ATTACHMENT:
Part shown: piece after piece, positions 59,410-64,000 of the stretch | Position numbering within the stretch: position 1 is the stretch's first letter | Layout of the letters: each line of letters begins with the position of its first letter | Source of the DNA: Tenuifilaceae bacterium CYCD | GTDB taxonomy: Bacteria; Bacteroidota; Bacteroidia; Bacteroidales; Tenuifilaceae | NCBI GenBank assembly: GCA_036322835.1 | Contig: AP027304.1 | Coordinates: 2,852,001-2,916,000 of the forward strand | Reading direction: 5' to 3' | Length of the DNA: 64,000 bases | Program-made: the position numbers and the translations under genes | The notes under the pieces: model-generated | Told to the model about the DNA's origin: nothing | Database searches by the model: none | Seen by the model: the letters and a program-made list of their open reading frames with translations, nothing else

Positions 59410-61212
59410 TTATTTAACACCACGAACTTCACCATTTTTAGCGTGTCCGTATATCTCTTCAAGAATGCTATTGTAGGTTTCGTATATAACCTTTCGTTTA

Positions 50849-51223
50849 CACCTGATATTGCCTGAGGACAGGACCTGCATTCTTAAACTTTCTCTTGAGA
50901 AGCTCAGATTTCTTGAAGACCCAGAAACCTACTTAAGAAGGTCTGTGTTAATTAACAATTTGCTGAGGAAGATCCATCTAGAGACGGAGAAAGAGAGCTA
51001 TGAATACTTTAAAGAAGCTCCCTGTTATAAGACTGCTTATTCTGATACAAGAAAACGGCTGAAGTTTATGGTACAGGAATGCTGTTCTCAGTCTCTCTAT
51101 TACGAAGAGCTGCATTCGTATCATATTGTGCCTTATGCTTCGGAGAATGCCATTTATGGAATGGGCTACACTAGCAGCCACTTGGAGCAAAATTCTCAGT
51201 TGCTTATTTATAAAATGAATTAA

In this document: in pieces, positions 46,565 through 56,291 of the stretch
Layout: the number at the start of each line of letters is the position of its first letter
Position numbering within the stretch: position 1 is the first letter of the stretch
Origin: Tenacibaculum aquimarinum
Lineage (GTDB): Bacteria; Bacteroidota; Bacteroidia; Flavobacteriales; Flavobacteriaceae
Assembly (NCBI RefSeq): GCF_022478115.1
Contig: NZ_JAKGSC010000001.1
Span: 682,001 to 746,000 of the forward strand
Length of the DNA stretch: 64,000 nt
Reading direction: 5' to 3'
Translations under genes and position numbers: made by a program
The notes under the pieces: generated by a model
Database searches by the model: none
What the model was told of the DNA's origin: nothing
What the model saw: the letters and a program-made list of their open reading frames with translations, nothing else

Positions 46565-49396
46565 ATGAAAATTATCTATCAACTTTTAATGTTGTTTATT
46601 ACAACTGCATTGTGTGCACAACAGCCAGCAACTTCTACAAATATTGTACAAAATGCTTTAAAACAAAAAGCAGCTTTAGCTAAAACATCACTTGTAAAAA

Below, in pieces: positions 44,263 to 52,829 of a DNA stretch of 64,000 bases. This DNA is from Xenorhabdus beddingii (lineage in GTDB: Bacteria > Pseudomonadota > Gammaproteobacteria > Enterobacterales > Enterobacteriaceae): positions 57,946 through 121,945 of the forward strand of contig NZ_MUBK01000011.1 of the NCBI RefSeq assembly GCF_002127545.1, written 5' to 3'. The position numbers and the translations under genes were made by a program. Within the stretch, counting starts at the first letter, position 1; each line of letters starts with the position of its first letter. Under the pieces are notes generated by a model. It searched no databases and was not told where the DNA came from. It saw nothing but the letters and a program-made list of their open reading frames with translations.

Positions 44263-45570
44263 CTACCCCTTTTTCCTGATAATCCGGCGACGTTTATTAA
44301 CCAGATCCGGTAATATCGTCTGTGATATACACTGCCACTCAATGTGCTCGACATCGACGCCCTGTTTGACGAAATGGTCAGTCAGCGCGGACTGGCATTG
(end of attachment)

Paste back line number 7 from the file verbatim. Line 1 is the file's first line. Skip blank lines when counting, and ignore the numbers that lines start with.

51001 TGAATACTTTAAAGAAGCTCCCTGTTATAAGACTGCTTATTCTGATACAAGAAAACGGCTGAAGTTTATGGTACAGGAATGCTGTTCTCAGTCTCTCTAT